As I continued reading your post, the similarities of their hospice and current conditions are so very similar too. My dad started on hospice in February too. He has been on hospice for two weeks now and each day he has become more and more weak just as you described your husband’s current condition. My dad is still getting around the house with the walker from room to room, but he has to have the walker at all times and gets very tired from just going from one room to the next. My dad is also sleeping a lot more and so much throughout the day and early to bed. He is having a very difficult time getting up from sitting and needs help a lot of the time just to stand up from sitting position. He is sleeping a lot during the day in the bed, where before he would sleep on his recliner in their family room. My dad is still drinking and eating, but just like your husband only eating extremely small meals or amounts of food. My dad is drinking water and coffee still pretty good, but eating is very minimal to little portions of food. He is becoming confused about things sometimes too. My dad had to also start using oxygen last week (during end of 2nd week since hospice started). He now uses the oxygen several times a day. My dad’s vitals are currently okay too, just as your husbands. However, oxygen readings get low, so then he uses the oxygen. The hospice nurses were bathing my dad in the shower, but recently with his progression of weakness he has to get sponge baths. At the end of last week (week two) on hospice, the hospice nurse told my mom they wanted them to have a bed come in now to just be a “step ahead” and prepared for all comforts my dad’s needs. The hospice nurses decided to have the bed ordered and come to be set up in their house to just be prepared, once they saw that he was too weak to get his showers in the bathtub anymore and sleeping most of the day in their bed in the bedroom. They have also had so many visitors of family and friends. My wife and I visited for a long time on Saturday. My dad went into the bed for part of our visit to sleep, but then came out into the family room with us and sat on his recliner. He is not the same in any way and so quiet. However, I was so thankful for that time on Saturday that we spent with him when he was sitting with us in his recliner. He talked a little to us and I was able to help him with getting him things that he needed. I am thankful for all the moments, but it is the most heartbreaking thing ever to watch. Also, you and my mom sound similar. My mom does not leave the house, since he went on hospice and is by his side for everything. She will sometimes take naps with him each day by his side when he is in their bed sleeping. I had my wife read your post because I was in shock at how similar your husband and my dad’s stories, time frames, etc. are so extremely similar. She was shocked at the similarities of everything too. We will keep you and your husband in our prayers. Thank you for reaching out. It is too bad you and my mom could not have a support group together. It sometimes is helpful when knowing someone else is going through the same very hard time as you are.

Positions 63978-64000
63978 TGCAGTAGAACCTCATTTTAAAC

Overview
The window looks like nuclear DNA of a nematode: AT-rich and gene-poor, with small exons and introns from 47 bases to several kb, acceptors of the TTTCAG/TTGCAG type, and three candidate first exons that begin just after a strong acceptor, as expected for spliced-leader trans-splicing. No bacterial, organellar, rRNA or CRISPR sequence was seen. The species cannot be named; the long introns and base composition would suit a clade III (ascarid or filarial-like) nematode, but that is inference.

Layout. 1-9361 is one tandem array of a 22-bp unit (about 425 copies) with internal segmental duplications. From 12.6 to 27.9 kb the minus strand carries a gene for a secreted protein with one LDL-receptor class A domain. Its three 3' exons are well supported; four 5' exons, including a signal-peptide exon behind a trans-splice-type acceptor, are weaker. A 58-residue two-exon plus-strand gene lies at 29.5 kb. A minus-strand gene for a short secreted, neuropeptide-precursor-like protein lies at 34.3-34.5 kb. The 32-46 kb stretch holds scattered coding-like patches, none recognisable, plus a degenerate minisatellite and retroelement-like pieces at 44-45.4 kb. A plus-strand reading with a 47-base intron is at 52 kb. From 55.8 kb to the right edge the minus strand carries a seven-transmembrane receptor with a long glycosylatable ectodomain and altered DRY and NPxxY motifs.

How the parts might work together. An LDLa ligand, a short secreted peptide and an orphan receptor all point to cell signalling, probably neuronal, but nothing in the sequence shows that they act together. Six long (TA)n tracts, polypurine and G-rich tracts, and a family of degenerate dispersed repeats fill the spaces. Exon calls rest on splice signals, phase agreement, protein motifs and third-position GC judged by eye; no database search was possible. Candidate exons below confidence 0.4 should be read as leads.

****I wanted to thank the moderator of the group for posting the links to my initial post on the facilities of Excellence in MDS treatments and offering to set up an initial meeting with one of the centers. I greatly appreciate that!! That is very thoughtful. I am not sure if you have read anymore of these posts, but we did get a 2nd opinion several month back (around October) from one of the MDS Excellence facilities…the University of Chicago and they said they would do same treatment as my dad’s oncologist was already providing for him (Vidaza). I assume that when someone has such a severe high risk MDS diagnosis with no improvements at all with all treatments that have been provided, blood count numbers staying very low, and transfusion dependent two times a week to just sustain blood numbers, then there is not much that can be done after all that. My dad fought it and tried for almost a year of treatments. Unfortunately, no treatments worked or made any improvements. I know each MDS patient may have different circumstances and therefore, may respond better to treatments provided or may not have as high risk of MDS that my dad has. Any feedback is appreciated!